Unless you’ve been living off the grid for the past few months, you’ve heard about the horrible person who left a hate filled note on their neighbor’s door wishing death upon her autistic child.
You may have also heard the infinitely better news about a young girl in Colorado who won the right to use the girl’s restroom, despite having been born with a penis. This was followed by the awesome news that California is taking this policy state-wide. If you were smart, you didn’t read the responses of a fearful few to this news.
If you were reading closely, you may also have heard that New Mexico is legalizing gay marriage. And that some people believe this violates their rights to bring their children out in public without seeing gay people being affectionate.
All of these reaction stories, from delivering hate mail to a neighbor, to fearing transgender or gender creative youth, or believing that we have the right to be in the world without seeing “others” have a common thread.
The fear of having to have potentially uncomfortable conversations with our children.
So let me pop your bubble.
Not everyone is like you.
That does not give you the right to demean them, discount them, or put them in a closet for YOUR comfort.
I’ve had to have some uncomfortable conversations with my own kids about people who didn’t fit into my ideal world view. We’ve had to talk about people who spew bigotry and hate, and how they too have their rights and their place in this country.
We’ve had to talk about what makes people so angry, so afraid.
We have had to remind each other of the Serenity Prayer.
We have had to ask for the serenity to accept the things we cannot change, the courage to change the things we can and the wisdom to know the difference.
Our fear of the “other” does not give us the right to deny them their freedoms. Our fear of having uncomfortable conversations with our children about the existence of people who are not like us does not mean those people have to live in hiding to avoid damaging our delicate sensibilities.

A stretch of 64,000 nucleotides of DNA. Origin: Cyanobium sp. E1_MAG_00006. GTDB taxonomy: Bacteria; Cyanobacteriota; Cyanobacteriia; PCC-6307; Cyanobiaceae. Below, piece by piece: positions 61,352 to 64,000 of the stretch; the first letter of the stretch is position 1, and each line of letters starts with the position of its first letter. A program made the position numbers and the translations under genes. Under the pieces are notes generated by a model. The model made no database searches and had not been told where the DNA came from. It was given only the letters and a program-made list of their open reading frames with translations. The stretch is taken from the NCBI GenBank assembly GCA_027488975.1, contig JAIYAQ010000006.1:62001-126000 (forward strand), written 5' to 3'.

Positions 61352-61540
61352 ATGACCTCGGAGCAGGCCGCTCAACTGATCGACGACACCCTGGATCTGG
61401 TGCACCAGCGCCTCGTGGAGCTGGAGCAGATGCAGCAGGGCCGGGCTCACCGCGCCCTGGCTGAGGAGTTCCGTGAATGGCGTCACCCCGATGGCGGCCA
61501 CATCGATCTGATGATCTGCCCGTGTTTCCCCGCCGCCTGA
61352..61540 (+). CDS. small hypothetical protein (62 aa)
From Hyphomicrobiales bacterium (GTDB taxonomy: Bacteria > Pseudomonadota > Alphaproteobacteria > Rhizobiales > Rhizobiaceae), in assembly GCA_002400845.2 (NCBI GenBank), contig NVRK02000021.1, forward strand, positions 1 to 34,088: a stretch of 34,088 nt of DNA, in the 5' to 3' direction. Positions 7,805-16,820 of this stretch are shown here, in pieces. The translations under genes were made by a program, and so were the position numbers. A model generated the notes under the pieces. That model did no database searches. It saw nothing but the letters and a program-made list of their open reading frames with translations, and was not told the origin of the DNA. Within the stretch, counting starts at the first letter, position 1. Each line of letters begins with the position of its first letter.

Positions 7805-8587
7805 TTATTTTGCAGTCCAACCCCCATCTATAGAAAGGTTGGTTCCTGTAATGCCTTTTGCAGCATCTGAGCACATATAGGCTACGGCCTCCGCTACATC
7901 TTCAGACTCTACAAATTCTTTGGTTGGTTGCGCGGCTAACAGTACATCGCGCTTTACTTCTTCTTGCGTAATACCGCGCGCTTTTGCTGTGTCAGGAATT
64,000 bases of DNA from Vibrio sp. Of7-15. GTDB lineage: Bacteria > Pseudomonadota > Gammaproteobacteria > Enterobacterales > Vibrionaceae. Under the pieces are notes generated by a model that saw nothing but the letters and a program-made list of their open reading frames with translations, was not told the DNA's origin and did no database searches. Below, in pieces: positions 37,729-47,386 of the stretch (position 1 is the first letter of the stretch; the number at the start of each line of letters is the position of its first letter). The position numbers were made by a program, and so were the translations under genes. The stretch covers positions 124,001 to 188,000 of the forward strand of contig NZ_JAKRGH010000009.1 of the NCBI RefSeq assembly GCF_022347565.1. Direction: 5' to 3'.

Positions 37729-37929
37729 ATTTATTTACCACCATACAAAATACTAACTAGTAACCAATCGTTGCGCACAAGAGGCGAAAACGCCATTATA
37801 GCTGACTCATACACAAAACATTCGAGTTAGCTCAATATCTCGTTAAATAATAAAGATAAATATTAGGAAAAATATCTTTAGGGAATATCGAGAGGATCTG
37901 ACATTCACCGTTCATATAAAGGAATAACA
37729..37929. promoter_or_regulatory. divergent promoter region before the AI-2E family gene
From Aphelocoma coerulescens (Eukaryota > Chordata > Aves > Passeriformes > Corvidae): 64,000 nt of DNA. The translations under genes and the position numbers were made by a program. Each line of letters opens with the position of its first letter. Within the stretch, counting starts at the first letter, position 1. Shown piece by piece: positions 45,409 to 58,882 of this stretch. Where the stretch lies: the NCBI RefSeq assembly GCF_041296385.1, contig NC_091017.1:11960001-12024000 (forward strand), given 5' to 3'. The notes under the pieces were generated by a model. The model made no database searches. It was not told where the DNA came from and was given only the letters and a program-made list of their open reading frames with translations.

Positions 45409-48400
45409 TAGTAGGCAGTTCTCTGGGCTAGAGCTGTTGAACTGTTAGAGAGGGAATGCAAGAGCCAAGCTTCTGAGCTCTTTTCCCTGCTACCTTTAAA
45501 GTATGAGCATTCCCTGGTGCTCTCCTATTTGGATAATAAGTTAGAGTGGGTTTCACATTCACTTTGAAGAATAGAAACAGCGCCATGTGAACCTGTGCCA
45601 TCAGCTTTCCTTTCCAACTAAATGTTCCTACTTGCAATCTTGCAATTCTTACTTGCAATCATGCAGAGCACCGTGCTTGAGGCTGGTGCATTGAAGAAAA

We need to be better than that. It’s important to have these conversations.
When the trans* girl in Colorado won her case, my family celebrated. And it gave us an opportunity to talk to our girls about another slice of the rainbow of human experience. It gave us another chance to talk about the truth that gender is largely a social construct, to remind them of all the ways that we all break gender barriers every day, to talk about the ways in which gender expectations and gender norms have changed throughout history. When we told them pink used to be a boy color, it blew their minds! (Even more than a girl who was born with a penis.)
When they found out my favorite news anchor is a lesbian they asked me if I would ever leave their father for her. (I’ve said out loud how much I love and respect this woman.)
“No, babies. I love Rachel, but I’m not attracted to women. Besides, she’s already in a happy relationship.”
When my children have questions about disabled people, I try to answer them as honestly as I can. Depending on the situation, I tell them that some people are born with different physical or mental abilities. Some people are in accidents that change their abilities. We have a friend who is in a wheel chair because of an accident he had as a teen. He is also the most hardcore bicyclist and skier I know. (And a hell of a dancer!) His accident changed how he moves through the world, but it didn’t change who he IS.
When my children have questions about people of other races, I do my best to answer them without drawing on stereotypes or resorting to unhelpful statements like, “It’s what’s on the inside that counts.”
This idea is founded on intersectionality: the idea that the rights and freedoms of any one person are predicated on the rights of the whole. I am not free unless everyone is free.
If I believed that these people were somehow not the children of their creator, perhaps it would be harder to have these conversations. It’s uncomfortable to claim to have a God who is Love and yet preach hate and intolerance. How do you tell your children in the same breath that God loves all his children, but those people are an abomination?
Perhaps people who find themselves uncomfortable with the idea of sharing this world with people who are not like them should examine their convictions. If they expect freedom, they must also be willing to grant it to others.
Pop—there goes your bubble. Welcome to the real world.